Update: 03/01/10 16:53
It's bought. I ended up going with the primary choices listed below. The motherboard was a tough call, as my current ASUS works so well, but I have a couple small nitpicky complaints that pushed me over to trying the Gigabyte board. Hope it works out.
Update: 02/26/10 03:00
I think I've decided on the motherboard and RAM. I updated the links below. I also decided to scale back to 4 GB of RAM. I'm simply having a hard time justifying 8 GB, even to myself. Since I'm only going to be using two of the four avaialble DIMM slots, though, I can always add more later if it becomes necessary.
At this point I should be ready to go, but I'm going to hold off a few more days (probably through the weekend) before making the purchase. I still want to do some more research to verify Linux compatibility with the motherboard and other stuff like that.
Update: 02/25/10 00:56
I've tentatively narrowed the motherboard down to two selections, one each from ASUS and Gigabyte. Models are listed below, but I still need to do more research on both the boards and RAM compatibility.
For the last several months I've been jonesin' for some of the new Intel Nehalem hotness (aka Core i7/9). From everything I've read, this is a major step up from the previous Core 2 generation of processors (which itself was a major step up from the Pentium line). However, I built my current desktop in March of 2007 (which, for the record, I'm very happy with), so I've bad to be patient and put off upgrading for a while. Given that March will be the three year mark for my desktop, though, I think it's about time to take the plunge. :-)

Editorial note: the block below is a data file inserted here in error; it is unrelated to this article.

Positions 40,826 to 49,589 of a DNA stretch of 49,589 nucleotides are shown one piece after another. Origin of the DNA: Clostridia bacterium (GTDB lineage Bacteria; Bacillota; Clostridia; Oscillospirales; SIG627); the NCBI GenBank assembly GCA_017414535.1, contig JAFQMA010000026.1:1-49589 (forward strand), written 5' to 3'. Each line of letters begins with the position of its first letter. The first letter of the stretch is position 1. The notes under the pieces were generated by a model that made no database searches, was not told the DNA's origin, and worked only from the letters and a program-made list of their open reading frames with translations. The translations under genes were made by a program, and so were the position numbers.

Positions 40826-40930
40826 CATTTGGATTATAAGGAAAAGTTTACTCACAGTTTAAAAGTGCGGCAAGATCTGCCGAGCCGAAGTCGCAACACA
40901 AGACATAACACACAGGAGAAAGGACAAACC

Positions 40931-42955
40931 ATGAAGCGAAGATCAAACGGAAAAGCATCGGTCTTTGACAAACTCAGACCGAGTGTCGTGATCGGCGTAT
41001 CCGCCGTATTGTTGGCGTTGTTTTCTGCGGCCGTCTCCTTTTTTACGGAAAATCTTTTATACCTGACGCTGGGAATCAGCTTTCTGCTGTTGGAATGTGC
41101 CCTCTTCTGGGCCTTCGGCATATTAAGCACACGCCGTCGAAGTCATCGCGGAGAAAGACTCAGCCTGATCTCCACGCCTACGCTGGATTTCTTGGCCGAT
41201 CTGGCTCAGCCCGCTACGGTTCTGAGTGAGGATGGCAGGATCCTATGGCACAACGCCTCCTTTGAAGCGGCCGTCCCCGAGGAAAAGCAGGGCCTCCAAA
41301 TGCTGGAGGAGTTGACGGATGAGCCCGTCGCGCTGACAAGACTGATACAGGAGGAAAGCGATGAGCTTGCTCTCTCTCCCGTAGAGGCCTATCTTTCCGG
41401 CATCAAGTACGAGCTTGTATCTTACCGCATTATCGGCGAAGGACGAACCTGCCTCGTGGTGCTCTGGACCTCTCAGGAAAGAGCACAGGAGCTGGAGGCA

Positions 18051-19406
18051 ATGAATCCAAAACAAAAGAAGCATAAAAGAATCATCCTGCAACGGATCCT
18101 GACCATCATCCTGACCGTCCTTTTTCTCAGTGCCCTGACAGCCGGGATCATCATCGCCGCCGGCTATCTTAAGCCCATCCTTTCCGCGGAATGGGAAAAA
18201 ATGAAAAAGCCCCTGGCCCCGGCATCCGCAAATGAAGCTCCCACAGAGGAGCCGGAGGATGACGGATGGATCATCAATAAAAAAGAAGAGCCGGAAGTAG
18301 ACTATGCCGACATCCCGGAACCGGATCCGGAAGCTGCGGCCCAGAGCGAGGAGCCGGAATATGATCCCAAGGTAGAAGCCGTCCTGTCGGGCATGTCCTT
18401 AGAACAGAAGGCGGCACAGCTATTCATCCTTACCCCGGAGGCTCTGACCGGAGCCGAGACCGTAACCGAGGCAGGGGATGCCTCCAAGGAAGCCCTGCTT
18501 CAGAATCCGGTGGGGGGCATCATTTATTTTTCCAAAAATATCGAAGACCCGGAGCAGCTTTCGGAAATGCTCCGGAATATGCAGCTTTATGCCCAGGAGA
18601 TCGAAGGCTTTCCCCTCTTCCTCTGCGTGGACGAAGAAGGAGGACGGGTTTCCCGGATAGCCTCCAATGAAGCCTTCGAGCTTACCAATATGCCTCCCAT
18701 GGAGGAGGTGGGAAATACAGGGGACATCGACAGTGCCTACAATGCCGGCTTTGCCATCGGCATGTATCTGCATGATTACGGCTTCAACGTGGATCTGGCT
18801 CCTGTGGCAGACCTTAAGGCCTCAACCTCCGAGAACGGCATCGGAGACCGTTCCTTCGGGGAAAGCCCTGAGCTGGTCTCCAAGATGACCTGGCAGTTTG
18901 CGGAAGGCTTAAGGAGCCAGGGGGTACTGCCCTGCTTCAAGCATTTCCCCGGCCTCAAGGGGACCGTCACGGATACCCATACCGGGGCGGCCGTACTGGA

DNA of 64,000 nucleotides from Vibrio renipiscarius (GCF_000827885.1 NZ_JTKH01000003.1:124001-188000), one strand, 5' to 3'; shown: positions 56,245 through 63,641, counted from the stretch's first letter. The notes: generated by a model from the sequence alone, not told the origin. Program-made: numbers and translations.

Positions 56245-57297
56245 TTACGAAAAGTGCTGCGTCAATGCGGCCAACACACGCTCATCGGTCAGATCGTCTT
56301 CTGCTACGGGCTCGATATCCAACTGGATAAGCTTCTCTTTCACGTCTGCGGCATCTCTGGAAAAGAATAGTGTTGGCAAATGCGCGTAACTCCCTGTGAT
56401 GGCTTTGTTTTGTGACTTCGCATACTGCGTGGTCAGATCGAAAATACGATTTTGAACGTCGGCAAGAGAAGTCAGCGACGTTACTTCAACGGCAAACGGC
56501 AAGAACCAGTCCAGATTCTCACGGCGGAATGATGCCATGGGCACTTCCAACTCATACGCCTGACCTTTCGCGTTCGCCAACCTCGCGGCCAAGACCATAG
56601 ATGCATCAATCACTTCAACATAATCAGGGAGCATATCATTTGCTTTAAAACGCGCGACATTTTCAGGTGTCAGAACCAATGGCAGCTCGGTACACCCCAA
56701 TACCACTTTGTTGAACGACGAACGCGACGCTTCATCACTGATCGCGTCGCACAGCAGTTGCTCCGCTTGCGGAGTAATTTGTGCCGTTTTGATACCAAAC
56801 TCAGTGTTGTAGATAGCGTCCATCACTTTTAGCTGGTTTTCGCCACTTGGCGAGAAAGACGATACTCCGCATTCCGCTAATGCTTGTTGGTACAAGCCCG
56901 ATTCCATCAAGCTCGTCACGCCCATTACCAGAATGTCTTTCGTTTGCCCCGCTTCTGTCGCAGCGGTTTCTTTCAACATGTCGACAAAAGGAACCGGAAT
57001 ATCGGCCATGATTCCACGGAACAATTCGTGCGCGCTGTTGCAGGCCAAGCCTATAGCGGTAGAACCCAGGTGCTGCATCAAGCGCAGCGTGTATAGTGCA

Now, as I mentioned above, I do very much like my current system, so rather than building a new computer altogether I'm just going to upgrade the guts of my existing one. For reference, here are the specs of my desktop. I plan on salvaging as much as possible, which should include the case, power supply, drives, video and sound cards, monitors, and all peripherals. The CPU, motherboard, and RAM will all need to be replaced (as well as the network card, which is integrated on the motherboard).
As I've done previously when researching components for my desktop and NAS, I'm going to post the details here both for reference and feedback. Since I'm just doing an upgrade this time, though, the list will be much shorter (and thankfully, much cheaper).
I'm just starting research at this point, but here's what I have in mind so far:
This seems to be the real sweet spot right now in the Nehalem line up in terms of price and performance. It's smokin' fast, includes both Turbo Boost and Hyper-Threading (which are actually done right in Nehalem), and is not outrageously expensive. The Core i7-920 ($290 - Newegg) is another viable option, but although the two processors are approximately the same cost, the i7-8xx platform as a whole is cheaper than the i7-9xx due to the cost of other components. Unless something changes drastically in the next few weeks, the i7-860 will likely be my pick.
If you're interested in what makes this chip so lust-worthy, here are some (much) more detailed reviews by AnandTech:
Nehalem architecture overview: http://www.anandtech.com/cpuchipsets/showdoc.aspx?i=3448
Lynnfield processor core overview: http://www.anandtech.com/cpuchipsets/showdoc.aspx?i=3634
Core i7-860 review: http://www.anandtech.com/cpuchipsets/showdoc.aspx?i=3641
The motherboard situation is, as usual, a tougher call. There are loads of available options, ranging from <$100 to >$350, covering four different compatible chipsets (for the i7-860) and scads of different features. Here are a few options that should help narrow it down, though:
- supports >= 8 GB RAM
- includes >= 1 PCIe 2.0 x16 slot(s)
- includes >= 1 Gb/s NIC
- supports Serial ATA 6 Gb/s
- supports USB 3.0